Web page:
Guaranteed bandwidth for IP



  • Hi!

    I´ve been searching this forum and googled a lot.
    But I can´t seem to find the proper setup for my network.

    Here´s the deal:
    I simply need two of my computers to get guaranteed bandwidth
    to the internet all the time. Or complete access, doesn´t really matter.
    Both have static IP:s, I also know the port they are using.

    I started by adding four limiters, in/out guaranteed and max up/download.
    Then I applied them in the rules for both LAN and my VPN connection.
    When doing this, I can´t choose IP in any place.

    Could someone please guide me or point me in the right direction?

    Thanks,
    stm110



  • Limiters are kinda confusing (to me).

    Just setup queues. Guaranteeing download is a bit more unpredictable than guaranteeing upload since the sender controls the flow.

    FYI, you need to assign the packets to a queue/limiters by using a firewall rule to match traffic.



  • My problem seems to be that other services won´t let go
    of their bandwidth. Whenever I start a heavy download to
    test, these two services I´m prioritizing goes down.

    I tried setting up queues and adding a firewall rule, but it just won´t do.
    Or do I miss something..?

    I also tried setting up an alias for two IP and adding a rule, someone told me about it.
    But, no.

    I just want two IP-addresses to always be the first traffic choice.
    Sorry about my cranky way, I´m just frustrated…

    What should I try next?
    Anyone knows of a good guide..?

    stm110


  • LAYER 8 Netgate

    As far as I know the only way to guarantee bandwidth is HFSC.  Limiters try to guarantee nobody uses more than the specified bandwidth, but there are no guarantees of bandwidth.

    Regardless of the shapers/limiters used, you set the queues then place traffic into the proper queues using firewall rules.

    To guarantee two computers each receive a minimum of bandwidth, I believe you will need two realtime HFSC queues. one for each host.

    As has been said, you cannot control how fast someone sends traffic to you. You can only control how fast the interfaces in your router send traffic.

    Perhaps you should be more specific about the type of traffic you are trying to shape.



  • Ok, there are some security traffic that really need to come through.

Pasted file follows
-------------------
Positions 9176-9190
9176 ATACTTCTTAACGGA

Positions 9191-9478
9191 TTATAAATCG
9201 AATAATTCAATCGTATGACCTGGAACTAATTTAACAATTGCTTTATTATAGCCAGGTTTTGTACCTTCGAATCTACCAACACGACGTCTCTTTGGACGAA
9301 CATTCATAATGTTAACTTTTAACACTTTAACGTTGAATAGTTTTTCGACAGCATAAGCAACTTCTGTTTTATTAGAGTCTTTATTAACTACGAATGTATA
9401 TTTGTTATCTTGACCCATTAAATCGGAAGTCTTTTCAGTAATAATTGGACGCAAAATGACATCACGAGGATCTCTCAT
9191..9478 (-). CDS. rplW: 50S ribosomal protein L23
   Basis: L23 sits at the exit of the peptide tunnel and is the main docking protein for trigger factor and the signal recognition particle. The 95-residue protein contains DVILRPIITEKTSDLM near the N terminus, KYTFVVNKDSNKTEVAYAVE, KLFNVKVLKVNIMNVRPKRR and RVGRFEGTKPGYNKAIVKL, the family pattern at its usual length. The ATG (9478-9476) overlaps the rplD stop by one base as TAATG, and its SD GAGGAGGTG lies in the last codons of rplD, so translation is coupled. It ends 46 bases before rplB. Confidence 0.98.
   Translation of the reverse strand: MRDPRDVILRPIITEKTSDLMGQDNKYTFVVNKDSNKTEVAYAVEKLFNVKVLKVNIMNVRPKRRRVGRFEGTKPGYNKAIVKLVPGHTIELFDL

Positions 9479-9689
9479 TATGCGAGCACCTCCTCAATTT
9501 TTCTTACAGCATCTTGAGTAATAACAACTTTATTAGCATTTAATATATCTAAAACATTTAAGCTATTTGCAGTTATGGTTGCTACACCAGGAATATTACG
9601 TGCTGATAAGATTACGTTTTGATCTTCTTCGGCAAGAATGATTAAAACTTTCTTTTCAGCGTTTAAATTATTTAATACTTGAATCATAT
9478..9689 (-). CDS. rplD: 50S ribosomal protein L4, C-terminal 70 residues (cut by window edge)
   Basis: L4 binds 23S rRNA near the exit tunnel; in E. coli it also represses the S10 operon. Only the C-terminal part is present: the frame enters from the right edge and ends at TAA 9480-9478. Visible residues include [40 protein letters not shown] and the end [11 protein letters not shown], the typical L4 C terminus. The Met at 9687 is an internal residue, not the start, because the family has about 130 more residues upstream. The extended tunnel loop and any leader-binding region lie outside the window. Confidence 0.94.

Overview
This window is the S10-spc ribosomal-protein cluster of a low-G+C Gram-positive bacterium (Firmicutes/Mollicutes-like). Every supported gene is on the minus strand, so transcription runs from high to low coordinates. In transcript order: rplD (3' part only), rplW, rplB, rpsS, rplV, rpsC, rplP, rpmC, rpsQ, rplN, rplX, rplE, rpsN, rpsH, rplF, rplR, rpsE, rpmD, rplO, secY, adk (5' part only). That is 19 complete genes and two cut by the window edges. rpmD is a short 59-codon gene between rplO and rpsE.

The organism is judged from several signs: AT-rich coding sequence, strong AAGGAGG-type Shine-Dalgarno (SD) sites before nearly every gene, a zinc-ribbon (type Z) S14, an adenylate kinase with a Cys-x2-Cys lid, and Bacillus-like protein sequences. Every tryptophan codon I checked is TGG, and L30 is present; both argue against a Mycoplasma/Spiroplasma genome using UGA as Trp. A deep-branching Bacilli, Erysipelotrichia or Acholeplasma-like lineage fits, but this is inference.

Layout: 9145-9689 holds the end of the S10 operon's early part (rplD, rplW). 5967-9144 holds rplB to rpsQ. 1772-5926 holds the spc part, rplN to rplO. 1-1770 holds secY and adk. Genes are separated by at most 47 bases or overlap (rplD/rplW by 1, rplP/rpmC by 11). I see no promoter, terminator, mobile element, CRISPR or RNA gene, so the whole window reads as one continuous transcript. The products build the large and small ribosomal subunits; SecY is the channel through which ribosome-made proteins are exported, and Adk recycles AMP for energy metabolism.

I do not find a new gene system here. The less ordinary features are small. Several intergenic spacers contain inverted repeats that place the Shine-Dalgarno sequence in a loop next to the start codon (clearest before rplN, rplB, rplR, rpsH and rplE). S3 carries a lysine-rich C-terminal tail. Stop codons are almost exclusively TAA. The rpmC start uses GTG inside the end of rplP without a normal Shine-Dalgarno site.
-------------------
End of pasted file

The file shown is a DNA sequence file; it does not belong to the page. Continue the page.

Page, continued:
So let´s narrow it down and focus on incoming traffic.
    I don´t think outgoing is a problem.

    I ran the wizard again, this time with HFSC and setup an alias that
    included the two IP:addresses.

    The rules set up for the queues created above.

    Still, when I start some downloading or Netflix, my other traffic drops.

    Is it possible to get a walk-through, anyone?

    stm110


  • LAYER 8 Netgate

    Not specific enough.  IP addresses, protocols, and ports.

    You expect a walkthrough for your specific situation.  It doesn't exist.



  • Too bad, I'm about to give up.
    Need to step back and get another angle of it…

    Thank you guys,  I'll be back.

    Stm110



  • @stm110:

    Ok, there are some security traffic that really need to come through.
    So let´s narrow it down and focus on incoming traffic.

    Incoming from the WAN side?  You can't control that.
    You can only control what leaves the box.
    What arrives at the box is decided entirely be the sending side.  Furthermore, if what arrives at the box is congesting other traffic arriving at the box, it's just too bad, you can't control that.
    Exceptionally, under specific circumstances, there are techniques to limit the sending of TCP ACKs so that the sending side will quench their output, but this is pretty advanced stuff, and I'm not sure the traffic shaper can help with this.

    If you're dealing with UDP traffic, all bets are off.

    –A.


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